Convective forces increase CXCR4-dependent glioblastoma cell invasion in GL261 murine model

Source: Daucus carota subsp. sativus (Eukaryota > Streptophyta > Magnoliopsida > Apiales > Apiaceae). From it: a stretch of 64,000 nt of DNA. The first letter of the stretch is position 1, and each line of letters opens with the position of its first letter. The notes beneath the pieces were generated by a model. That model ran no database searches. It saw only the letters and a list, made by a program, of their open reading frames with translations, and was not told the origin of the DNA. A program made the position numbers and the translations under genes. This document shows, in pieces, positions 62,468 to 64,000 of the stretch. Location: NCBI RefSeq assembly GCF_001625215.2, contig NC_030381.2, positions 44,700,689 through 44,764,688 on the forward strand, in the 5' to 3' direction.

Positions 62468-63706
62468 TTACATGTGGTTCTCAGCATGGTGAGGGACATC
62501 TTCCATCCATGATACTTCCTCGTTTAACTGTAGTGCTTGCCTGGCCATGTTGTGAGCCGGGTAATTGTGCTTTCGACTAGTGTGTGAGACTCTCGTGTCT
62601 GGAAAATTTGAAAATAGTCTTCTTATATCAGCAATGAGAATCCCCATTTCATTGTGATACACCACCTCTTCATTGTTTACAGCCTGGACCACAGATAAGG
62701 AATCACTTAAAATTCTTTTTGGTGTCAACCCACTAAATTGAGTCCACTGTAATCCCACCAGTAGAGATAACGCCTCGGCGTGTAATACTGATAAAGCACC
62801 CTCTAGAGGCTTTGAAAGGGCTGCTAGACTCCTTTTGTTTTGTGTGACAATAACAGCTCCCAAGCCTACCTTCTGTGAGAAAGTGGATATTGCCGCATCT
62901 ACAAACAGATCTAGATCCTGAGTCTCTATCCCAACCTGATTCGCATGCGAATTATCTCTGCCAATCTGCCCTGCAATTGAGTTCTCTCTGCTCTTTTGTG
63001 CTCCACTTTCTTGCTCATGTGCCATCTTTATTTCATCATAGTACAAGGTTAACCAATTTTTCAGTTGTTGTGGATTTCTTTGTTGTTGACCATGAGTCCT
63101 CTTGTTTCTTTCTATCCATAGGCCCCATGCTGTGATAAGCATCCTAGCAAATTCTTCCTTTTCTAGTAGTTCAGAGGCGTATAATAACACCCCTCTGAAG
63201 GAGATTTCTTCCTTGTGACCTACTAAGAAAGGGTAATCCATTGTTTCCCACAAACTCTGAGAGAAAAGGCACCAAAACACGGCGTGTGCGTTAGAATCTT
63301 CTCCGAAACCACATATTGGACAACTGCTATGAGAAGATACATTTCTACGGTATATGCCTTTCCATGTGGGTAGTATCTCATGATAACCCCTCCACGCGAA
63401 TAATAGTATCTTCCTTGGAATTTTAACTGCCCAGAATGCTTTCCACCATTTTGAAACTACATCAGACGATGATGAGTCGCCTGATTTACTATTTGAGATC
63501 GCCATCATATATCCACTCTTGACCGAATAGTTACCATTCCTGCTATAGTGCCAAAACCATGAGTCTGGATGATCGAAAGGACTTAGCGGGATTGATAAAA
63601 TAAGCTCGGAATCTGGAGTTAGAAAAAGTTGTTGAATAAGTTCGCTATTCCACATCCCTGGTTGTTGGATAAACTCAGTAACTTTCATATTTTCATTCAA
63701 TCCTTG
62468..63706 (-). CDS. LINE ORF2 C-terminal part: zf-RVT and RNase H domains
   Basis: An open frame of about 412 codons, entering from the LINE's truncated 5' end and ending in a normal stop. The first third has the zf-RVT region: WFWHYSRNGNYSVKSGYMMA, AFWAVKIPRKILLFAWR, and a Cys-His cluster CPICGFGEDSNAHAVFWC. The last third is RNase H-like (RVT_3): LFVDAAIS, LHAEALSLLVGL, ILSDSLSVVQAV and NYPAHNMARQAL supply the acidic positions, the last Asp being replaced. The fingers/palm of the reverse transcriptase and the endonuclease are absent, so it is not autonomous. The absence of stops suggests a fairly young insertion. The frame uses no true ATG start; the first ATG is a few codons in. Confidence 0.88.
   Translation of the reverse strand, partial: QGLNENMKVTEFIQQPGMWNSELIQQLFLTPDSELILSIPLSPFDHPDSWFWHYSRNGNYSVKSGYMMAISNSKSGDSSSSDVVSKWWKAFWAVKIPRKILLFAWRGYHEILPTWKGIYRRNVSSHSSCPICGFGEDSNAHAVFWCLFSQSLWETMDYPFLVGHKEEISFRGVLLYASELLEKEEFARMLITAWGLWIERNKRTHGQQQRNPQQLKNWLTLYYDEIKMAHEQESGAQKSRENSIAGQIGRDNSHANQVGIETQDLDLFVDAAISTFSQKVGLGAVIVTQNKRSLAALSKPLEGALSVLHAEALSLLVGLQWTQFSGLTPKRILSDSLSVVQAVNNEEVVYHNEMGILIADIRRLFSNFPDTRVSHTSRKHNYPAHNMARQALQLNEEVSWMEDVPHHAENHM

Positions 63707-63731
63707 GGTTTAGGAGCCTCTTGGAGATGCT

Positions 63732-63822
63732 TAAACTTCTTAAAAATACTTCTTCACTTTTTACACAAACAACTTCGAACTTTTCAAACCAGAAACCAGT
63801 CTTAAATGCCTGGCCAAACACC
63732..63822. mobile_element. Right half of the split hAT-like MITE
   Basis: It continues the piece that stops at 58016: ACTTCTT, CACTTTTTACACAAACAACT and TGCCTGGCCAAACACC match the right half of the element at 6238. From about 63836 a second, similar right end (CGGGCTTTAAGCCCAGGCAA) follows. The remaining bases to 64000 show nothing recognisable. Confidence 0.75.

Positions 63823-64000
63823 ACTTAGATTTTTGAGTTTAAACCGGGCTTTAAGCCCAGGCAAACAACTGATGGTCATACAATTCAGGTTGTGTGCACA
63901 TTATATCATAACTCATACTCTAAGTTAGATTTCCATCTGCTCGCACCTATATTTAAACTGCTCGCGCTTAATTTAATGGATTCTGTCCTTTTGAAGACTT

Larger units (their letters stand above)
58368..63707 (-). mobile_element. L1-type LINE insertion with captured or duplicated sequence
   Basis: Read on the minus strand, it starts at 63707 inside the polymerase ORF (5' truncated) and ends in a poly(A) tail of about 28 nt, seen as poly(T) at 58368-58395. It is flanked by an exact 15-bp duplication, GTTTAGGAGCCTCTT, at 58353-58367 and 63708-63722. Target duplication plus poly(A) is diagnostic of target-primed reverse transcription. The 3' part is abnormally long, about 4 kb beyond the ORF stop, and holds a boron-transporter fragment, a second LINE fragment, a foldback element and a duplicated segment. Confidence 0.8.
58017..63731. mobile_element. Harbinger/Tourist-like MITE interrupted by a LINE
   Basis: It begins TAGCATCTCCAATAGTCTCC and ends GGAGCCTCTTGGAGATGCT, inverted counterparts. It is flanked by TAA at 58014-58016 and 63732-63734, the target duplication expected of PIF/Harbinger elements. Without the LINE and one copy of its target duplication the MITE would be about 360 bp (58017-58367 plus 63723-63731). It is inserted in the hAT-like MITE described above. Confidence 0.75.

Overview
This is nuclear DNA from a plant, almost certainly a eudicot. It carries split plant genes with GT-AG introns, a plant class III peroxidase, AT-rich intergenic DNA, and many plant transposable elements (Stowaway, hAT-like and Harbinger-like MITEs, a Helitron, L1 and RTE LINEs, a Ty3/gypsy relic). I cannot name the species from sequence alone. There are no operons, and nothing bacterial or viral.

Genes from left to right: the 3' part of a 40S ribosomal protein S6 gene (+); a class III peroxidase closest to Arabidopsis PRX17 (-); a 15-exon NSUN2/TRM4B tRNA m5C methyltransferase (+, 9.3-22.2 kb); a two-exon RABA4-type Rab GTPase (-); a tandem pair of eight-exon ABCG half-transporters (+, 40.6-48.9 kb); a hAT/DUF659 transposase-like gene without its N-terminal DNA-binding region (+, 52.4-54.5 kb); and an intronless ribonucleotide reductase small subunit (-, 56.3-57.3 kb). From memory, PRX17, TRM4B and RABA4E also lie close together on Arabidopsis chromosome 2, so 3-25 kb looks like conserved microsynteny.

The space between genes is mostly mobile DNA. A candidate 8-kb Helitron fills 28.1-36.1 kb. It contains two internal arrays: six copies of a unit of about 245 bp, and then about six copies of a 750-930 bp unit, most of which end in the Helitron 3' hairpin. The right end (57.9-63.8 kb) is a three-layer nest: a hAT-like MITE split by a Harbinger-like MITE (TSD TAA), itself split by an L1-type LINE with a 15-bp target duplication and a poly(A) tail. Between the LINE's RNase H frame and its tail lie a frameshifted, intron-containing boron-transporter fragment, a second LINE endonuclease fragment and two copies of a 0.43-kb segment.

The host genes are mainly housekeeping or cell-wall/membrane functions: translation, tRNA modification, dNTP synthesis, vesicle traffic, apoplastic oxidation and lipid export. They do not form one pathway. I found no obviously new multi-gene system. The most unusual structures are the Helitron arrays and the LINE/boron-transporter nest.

Glioblastoma is the most common and malignant form of brain cancer. Its invasive nature limits treatment efficacy and promotes inevitable recurrence. Previous in vitro studies showed that interstitial fluid flow, a factor characteristically increased in cancer, increases glioma cell invasion through CXCR4- CXCL12 signaling. It is currently unknown if these effects translate in vivo. We used the therapeutic technique of convection enhanced delivery (CED) to test if convective flow alters glioma invasion in a syngeneic GL261 mouse model of glioblastoma. The GL261 cell line was flow responsive in vitro, dependent upon CXCR4 and CXCL12. Additionally, transplanting GL261 intracranially increased the populations of CXCR4+ and double positive cells versus 3D culture. We showed that inducing convective flow within implanted tumors indeed increased invasion over untreated controls, and administering the CXCR4 antagonist AMD3100 (5 mg/kg) effectively eliminated this response. These data confirm that glioma invasion is stimulated by convective flow in vivo and depends on CXCR4 signaling. We also showed that expression of CXCR4 and CXCL12 is increased in patients having received standard therapy, when CED might be elected. Hence, targeting flow-stimulated invasion may prove beneficial as a second line of therapy, particularly in patients chosen to receive treatment by convection enhanced delivery.